NASCAR penalizes Noah Gragson for Road America incident

NASCAR on Wednesday penalized Xfinity Series driver Noah Gragson for his in-race conduct in last weekend’s event at Road America.

Gragson has been fined $35,000 for violating the NASCAR Member Code of Conduct. The team has also lost 30 owner points and 30 driver points.

On Lap 25 of 48 of Saturday’s race at Road America, Gragson slammed into Sage Karam in the area of Turn 4 in retaliation for contact by Karam previously in the race.

The hit sent Karam’s car off course on a straightaway, where it kicked up dirt and dust and triggered a multi-car accident that eventually collected a total of 13 cars.

Gragson was not penalized for his actions during the race itself.

After the race, Gragson said of the incident: “Just got run over. That’s one thing if you’re faster than someone. I pointed A.J. (Allmendinger) by all day. (Karam) would just throw it off in there and run you off the race track in the corner and door you and run you off the track.

“Finally after the third time, I’m over it. It’s obviously not the ideal situation for him and his team, but for three times I’m done with it.”

Said Karam: “Unfortunately, he let his emotions get the best of him today. I’ve seen that with him. He walks around like he’s like the big man on campus around here and everything, and then he does stuff like that. It’s just not a good role model that he is.”

In an appearance on SiriusXM NASCAR Radio on Wednesday before the penalty was announced, Gragson said he “made a mistake.”

“There’s a bigger picture than retaliating or getting Sage back for the multiple times he doored us. I made a mistake,” he said. “I hope to not make that mistake again.”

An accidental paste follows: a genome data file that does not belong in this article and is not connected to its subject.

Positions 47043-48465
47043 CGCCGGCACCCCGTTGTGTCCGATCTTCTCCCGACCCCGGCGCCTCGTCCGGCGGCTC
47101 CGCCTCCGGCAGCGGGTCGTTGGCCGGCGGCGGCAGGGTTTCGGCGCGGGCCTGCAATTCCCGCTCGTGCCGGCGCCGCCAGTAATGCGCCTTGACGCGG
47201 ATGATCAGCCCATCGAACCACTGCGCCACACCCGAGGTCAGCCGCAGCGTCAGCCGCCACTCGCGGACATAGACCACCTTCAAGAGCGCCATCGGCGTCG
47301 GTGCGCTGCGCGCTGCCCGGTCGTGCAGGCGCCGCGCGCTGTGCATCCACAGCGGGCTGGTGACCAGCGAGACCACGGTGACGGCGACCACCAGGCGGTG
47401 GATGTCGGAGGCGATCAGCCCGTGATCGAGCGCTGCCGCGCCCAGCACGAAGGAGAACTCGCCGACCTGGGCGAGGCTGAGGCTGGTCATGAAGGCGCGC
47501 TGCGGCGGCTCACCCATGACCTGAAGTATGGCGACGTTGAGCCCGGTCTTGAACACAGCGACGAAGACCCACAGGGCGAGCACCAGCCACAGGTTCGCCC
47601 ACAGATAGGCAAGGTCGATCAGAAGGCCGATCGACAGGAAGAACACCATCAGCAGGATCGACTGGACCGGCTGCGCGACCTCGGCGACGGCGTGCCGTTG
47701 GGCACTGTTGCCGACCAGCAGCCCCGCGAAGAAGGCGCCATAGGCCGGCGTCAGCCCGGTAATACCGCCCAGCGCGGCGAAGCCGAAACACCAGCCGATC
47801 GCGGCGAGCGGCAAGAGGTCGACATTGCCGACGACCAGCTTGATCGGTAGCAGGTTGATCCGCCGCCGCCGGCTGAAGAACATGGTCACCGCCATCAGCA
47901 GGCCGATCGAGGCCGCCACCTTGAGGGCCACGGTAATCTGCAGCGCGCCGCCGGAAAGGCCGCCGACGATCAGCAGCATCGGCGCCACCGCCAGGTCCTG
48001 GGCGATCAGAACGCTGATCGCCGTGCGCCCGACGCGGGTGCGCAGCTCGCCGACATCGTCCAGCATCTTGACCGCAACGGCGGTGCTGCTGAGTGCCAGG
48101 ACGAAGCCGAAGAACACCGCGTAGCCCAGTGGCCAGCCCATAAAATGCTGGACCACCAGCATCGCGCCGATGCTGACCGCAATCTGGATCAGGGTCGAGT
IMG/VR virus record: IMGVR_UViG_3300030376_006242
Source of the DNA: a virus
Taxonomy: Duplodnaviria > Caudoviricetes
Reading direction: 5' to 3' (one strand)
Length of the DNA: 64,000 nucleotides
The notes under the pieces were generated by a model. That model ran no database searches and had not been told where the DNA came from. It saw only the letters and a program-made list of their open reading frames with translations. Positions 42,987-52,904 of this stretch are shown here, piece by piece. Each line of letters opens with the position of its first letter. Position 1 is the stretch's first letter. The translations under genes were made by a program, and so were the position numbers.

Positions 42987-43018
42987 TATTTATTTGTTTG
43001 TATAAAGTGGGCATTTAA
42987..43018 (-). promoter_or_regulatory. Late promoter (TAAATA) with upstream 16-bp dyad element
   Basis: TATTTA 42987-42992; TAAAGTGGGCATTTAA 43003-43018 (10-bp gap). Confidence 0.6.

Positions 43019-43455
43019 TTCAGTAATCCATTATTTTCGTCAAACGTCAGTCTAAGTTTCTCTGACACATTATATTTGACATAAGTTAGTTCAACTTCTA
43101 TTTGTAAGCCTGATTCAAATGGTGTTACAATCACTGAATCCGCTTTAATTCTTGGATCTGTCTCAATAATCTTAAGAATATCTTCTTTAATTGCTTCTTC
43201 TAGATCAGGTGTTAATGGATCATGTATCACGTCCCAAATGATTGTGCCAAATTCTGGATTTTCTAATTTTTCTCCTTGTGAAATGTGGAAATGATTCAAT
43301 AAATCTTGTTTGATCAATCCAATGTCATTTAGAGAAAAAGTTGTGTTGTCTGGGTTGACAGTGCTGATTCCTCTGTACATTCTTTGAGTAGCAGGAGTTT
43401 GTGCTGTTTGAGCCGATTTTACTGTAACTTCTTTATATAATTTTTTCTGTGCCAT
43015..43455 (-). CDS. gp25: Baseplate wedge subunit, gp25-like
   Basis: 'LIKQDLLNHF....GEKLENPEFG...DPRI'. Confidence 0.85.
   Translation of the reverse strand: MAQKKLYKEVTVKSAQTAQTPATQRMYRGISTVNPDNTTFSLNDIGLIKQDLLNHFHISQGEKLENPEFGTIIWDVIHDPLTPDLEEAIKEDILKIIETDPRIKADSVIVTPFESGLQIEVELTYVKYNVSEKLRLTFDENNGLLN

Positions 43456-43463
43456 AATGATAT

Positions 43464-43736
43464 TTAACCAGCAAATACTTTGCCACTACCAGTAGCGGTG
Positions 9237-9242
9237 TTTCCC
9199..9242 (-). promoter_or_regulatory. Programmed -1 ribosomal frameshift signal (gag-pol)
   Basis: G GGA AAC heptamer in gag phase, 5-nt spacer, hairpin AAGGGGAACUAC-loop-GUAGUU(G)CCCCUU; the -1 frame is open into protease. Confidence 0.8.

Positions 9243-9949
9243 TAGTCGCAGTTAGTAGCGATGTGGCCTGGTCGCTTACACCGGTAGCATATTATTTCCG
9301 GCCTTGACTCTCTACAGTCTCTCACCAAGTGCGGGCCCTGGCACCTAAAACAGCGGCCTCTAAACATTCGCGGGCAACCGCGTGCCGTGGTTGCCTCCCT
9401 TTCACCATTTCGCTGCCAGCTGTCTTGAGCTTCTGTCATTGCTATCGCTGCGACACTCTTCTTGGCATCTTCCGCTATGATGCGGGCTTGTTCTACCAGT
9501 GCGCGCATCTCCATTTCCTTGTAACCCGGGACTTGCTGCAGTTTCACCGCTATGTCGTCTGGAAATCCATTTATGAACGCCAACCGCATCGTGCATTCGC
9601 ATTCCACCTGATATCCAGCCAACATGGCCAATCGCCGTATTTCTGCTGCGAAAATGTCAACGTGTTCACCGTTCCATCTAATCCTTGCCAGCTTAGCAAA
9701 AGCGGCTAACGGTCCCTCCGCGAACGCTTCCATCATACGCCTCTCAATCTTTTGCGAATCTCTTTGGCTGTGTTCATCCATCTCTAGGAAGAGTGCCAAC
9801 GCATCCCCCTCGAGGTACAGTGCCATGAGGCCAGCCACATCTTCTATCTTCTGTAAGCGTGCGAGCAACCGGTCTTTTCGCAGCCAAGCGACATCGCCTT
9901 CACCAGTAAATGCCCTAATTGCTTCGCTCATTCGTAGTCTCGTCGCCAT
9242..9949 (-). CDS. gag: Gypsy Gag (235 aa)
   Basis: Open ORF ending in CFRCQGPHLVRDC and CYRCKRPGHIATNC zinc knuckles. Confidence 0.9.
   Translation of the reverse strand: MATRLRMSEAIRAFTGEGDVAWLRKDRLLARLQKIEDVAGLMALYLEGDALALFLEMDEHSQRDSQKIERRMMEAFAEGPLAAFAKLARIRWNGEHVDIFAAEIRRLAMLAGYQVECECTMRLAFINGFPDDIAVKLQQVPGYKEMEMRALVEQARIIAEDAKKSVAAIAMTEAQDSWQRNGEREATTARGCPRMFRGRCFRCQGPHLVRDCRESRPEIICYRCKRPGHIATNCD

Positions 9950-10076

Dale Jr. reacts 

Gragson’s car owner, Dale Earnhardt Jr., also addressed Gragson’s actions on SiriusXM on Wednesday morning.

“He needs to take that out of his choices. He cannot be intentionally turning into guys on straightaways, and, you know, I just hope that he realizes that that really is something that he needs to be careful about going forward,” Earnhardt said.

“Noah wants to race in the Cup level, he wants to get to the Cup level and we want to help him get there whether he's driving a Cup car for us one day or someone else, when he makes those type of decisions. And this is what I told him, I said, ‘You're hurting that opportunity. You're tarnishing, staining your reputation. And that's the last thing you want to do when you're trying to get job offers.’

“I told him that I could stand behind him through just about anything, but I could not defend that.”

Earnhardt also said he was surprised NASCAR didn’t issue a penalty when the incident occurred in the race.

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